Prenatal high-dose vitamin D not linked to asthma at age 6
Nicklas Brustad, M.D., from Herlev and Gentofte University Hospital in Copenhagen, Denmark, and colleagues followed children from the Copenhagen Prospective Studies on Asthma in Childhood 2010 vitamin D randomized clinical trial to age 6 years to assess the risk for current asthma. Women were randomly assigned to receive 2,400 IU/day vitamin D or placebo in addition to the recommended intake of 400 IU/day during week 24 of pregnancy. A total of 581 children were analyzed at age 3 years; 545 of these children were available for analysis at age 6 years.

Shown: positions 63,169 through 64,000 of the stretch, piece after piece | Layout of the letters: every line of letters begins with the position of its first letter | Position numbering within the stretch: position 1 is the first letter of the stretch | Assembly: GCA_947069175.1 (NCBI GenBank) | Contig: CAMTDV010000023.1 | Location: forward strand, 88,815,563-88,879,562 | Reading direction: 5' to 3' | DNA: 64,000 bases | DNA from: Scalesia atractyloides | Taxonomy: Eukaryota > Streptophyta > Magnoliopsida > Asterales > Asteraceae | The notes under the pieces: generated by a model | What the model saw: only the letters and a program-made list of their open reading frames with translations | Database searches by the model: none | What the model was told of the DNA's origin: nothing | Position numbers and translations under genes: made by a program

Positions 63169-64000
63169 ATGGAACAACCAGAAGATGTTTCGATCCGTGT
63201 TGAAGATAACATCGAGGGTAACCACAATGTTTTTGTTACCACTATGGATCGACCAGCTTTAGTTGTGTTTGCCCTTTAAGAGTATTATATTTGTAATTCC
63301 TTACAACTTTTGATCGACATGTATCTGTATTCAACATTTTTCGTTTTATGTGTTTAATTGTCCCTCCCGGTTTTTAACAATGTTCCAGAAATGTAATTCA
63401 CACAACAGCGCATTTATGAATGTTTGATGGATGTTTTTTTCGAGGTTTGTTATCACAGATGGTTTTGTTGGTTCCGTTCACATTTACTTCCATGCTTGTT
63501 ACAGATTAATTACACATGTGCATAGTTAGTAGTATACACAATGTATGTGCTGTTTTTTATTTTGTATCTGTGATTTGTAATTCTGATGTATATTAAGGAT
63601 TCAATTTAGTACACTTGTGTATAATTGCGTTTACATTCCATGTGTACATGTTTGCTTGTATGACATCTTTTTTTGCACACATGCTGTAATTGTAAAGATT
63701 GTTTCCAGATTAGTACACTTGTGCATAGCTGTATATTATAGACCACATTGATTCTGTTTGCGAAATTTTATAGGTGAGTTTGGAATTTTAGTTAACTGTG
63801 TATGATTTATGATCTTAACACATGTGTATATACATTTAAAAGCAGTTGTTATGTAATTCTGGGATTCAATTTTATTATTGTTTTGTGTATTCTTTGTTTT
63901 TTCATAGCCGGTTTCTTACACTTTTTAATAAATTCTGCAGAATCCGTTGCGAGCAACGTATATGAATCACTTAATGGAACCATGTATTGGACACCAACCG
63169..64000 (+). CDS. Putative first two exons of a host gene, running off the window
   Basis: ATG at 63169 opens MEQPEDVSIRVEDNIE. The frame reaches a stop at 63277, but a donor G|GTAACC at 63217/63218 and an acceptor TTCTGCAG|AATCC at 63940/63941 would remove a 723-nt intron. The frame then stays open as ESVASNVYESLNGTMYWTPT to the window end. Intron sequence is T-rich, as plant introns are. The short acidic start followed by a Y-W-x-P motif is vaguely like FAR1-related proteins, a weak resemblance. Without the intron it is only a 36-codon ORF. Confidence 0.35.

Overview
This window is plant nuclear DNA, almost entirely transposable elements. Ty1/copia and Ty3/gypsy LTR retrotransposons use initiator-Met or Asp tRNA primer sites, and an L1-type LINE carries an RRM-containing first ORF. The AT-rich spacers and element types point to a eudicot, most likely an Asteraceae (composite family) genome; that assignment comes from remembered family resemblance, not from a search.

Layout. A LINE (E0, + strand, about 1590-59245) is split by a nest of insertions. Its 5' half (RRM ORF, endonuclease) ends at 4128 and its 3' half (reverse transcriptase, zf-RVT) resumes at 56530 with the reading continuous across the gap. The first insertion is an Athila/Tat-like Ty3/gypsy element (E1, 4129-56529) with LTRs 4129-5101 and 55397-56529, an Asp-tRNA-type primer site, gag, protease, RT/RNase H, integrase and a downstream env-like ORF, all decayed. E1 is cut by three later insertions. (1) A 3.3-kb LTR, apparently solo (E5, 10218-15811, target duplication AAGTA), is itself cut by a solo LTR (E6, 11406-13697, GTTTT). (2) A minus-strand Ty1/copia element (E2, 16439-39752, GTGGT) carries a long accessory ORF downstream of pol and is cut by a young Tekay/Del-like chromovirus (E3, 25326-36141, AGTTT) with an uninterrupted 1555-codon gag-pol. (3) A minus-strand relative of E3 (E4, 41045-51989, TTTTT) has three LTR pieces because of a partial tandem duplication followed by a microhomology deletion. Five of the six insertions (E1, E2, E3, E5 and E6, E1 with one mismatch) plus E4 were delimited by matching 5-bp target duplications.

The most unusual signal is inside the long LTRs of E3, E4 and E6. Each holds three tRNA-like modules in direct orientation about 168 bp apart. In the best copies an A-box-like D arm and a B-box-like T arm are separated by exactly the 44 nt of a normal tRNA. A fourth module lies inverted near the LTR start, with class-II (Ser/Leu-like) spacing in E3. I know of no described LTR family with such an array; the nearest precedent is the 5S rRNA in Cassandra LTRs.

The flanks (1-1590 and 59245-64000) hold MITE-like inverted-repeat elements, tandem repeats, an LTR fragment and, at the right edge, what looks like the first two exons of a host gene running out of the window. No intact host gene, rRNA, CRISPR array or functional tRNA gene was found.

The researchers found that asthma was diagnosed in 8 and 7 percent of children in the high-dose vitamin D and placebo groups, respectively (odds ratio, 1.27 [95 percent confidence interval, 0.67 to 2.42; P = 0.46]; adjusted odds ratio, 1.21 [95 percent confidence interval, 0.63 to 2.32; P = 0.57]). No effect of the supplementation was seen in an analysis of the yearly prevalence of persistent wheeze or asthma through age 6 years (odds ratio, 0.87; 95 percent confidence interval, 0.59 to 1.28; P = 0.48).
One author disclosed financial ties to the pharmaceutical industry.
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